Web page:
Who doesn’t love a good lasagna? I’m reminded of this great Italian recipe by a previous post – noting that good leadership is not so much the ingredients of a great recipe, as it is the actions of a great cook. Anyone who knows their way around a kitchen will remember that every good cook has a different recipe for lasagna. This much sauce, that much ricotta, a stack of fat egg noodles – and each cook adds their own spices, to make their own dish.
And, even new cooks can create masterpieces.
Life has a way of throwing rocks at you, if you stand in one place too long. Having been hit by my own share of rocks, I learned early on, that it’s my job to create the recipe of my life, to design my leadership process. It’s okay to be guided by the previous generation’s success; to adapt old routines into new ones. But, it’s not okay to think the franchise model of business works the same for everyone.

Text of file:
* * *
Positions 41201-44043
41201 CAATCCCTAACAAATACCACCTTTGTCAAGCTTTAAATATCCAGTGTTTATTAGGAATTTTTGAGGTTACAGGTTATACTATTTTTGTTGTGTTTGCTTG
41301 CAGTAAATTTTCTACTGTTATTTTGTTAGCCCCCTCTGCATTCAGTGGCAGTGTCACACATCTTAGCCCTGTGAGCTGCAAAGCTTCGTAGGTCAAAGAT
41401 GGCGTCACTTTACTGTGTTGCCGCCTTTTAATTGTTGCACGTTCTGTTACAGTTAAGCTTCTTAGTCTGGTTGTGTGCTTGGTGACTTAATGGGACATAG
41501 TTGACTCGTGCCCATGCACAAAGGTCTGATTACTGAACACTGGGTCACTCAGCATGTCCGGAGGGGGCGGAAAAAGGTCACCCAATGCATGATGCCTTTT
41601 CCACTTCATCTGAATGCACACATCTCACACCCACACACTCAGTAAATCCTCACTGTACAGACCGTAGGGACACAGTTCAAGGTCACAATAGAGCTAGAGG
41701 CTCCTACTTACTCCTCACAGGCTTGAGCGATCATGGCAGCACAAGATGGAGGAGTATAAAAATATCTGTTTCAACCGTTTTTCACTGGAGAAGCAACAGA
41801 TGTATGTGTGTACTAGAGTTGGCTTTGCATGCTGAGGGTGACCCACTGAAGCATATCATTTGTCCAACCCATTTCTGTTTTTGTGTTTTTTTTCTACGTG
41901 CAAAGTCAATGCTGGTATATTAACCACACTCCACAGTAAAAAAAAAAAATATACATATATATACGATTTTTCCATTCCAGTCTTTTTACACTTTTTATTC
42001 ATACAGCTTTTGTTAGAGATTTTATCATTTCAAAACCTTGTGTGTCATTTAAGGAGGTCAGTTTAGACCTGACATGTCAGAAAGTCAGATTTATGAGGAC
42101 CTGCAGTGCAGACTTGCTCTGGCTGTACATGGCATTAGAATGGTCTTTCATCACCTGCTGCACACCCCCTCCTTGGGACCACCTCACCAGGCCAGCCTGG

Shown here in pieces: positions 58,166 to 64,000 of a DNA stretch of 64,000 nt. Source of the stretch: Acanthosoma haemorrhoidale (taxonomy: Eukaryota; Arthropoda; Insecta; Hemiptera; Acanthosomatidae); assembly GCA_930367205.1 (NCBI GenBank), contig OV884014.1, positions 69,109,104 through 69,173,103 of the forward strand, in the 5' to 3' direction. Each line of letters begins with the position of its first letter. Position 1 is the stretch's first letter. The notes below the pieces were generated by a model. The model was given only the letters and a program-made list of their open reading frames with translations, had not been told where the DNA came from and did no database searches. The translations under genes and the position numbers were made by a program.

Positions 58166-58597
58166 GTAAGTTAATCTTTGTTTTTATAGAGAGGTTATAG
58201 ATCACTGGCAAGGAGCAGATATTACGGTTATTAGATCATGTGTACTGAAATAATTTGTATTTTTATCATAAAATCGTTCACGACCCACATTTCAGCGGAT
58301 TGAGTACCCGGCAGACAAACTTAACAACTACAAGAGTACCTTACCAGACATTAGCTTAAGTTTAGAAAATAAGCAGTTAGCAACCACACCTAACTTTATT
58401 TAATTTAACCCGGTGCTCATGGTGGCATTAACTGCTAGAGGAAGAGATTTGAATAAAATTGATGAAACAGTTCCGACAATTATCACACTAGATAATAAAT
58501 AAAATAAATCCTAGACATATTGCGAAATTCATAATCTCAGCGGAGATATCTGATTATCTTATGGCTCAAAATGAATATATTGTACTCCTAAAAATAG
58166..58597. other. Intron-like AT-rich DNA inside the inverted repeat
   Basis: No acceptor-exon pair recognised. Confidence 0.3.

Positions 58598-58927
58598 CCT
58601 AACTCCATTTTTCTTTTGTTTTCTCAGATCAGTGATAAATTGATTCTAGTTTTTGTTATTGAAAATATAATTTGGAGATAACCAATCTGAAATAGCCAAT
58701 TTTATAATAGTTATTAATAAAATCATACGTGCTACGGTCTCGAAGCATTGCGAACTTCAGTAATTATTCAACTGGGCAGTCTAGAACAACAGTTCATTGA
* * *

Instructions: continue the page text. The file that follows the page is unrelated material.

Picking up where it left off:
I routinely tackle new ideas and concepts with vigor. New is not necessarily better, but it does offer a unique perspective and an opportunity to turn ‘old’ on its head. With each new thought or innovation, the business landscape becomes cluttered with talk about what’s best, what’s worthwhile, what’s today. Same old, same old. Bookstores are replete with stacks of cookbooks, and yet, some people will never create that delicious lasagna, no matter how much instruction they get. And some will glance at the recipe, only long enough to memorize the main ingredients.
Which cook are you? Which lasagna are you creating? What works the best in your kitchen?
Here's what's cooking in the CEOhq kitchen for the Fall.
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